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Discussion Starter · #1 ·
I have a habenaro , chile pequine, and jalapeno pepper plants and I have noticed that they haveslowed down this year and all of the leaves are dwarfed , and all three plants look like they might not make it. I do not see any bugs. By the way these plants are very big and the lower branches seem to be ok but the upper new growth is all shrunken and dying, does anybody know what I might do to save these plants

thanks in advance
 

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My Tabasco peppers are doing the same. I don't know why. It hasn't happened to every one of them, just the tallest. Maybe they are just not adapted to cooler weather, but that should affect all of them. I hope we find out.
 

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When temps start dipping below 50 at night the hotter weather species die off.

Good book to read, Dave Dewitt, "The Pepper Garden"

Everything peppers! He has several others as well from cookbooks to specialty books on individual species to a compendium of all the known pepper species in the world along with accompanying seed sources "Peppers of the World".

http://www.amazon.com/Dave-Dewitt/e/B000AP7RWO
 

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Discussion Starter · #4 ·
thanks seattleman 1969 I will look into that!
but I find it kind of odd because my plants are about 2 1/2 yrs old and they stay out all winter and havent seen anything like this. I do not know what the life span of a pepper plant is, I do feed it miracle grow on occasion. not only are the upper leaves dwarfed the peppers are also dwarfed. the funny thing is that they are planted in differnt locations arround the outside of the house not even close to each other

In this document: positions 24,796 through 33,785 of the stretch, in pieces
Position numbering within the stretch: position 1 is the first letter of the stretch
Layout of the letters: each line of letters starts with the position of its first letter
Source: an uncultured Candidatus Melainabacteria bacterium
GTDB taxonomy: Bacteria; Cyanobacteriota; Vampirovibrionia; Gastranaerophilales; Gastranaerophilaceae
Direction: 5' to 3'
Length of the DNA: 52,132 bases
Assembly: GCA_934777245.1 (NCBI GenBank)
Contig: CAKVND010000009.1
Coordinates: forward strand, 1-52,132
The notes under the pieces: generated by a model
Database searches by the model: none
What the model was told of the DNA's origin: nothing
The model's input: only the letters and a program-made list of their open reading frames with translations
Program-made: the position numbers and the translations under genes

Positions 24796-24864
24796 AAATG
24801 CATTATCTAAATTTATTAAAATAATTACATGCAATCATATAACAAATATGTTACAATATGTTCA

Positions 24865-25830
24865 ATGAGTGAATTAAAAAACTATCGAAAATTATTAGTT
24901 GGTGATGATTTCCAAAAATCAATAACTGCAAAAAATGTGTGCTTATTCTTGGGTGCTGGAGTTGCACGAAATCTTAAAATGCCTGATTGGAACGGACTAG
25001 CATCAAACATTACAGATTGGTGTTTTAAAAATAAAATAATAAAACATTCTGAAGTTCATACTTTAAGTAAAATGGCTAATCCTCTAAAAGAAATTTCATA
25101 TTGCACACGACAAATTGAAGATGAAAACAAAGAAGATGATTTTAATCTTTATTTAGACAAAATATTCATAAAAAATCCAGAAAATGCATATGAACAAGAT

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Most peppers are annuals but can to some extent be grow as perrenials under the proper conditions.

The only pepper species that is a true perennial is the "Pubescens" also known as manzano, canario, or caballo pepper. A unique species from the Andes that has no wild relatives as it has been cultivated for so long. A thick fleshy pepper with black or brown seeds and a slow starting, lingering fire that hits your mouth, tongue, and throat in a very different way.

Some pubescens can grow as long as 10-12 years and be 12 feet tall. They are used to cool temps and do best when the weather is warm during the day and cool at night, even near freezing! Texas summers will kill them, they have to be protected. I grew one on my patio in Seattle for about 7 years and it only died after being exposed to a snowstorm that hit when i was out of town and couldn't bring it in.
 
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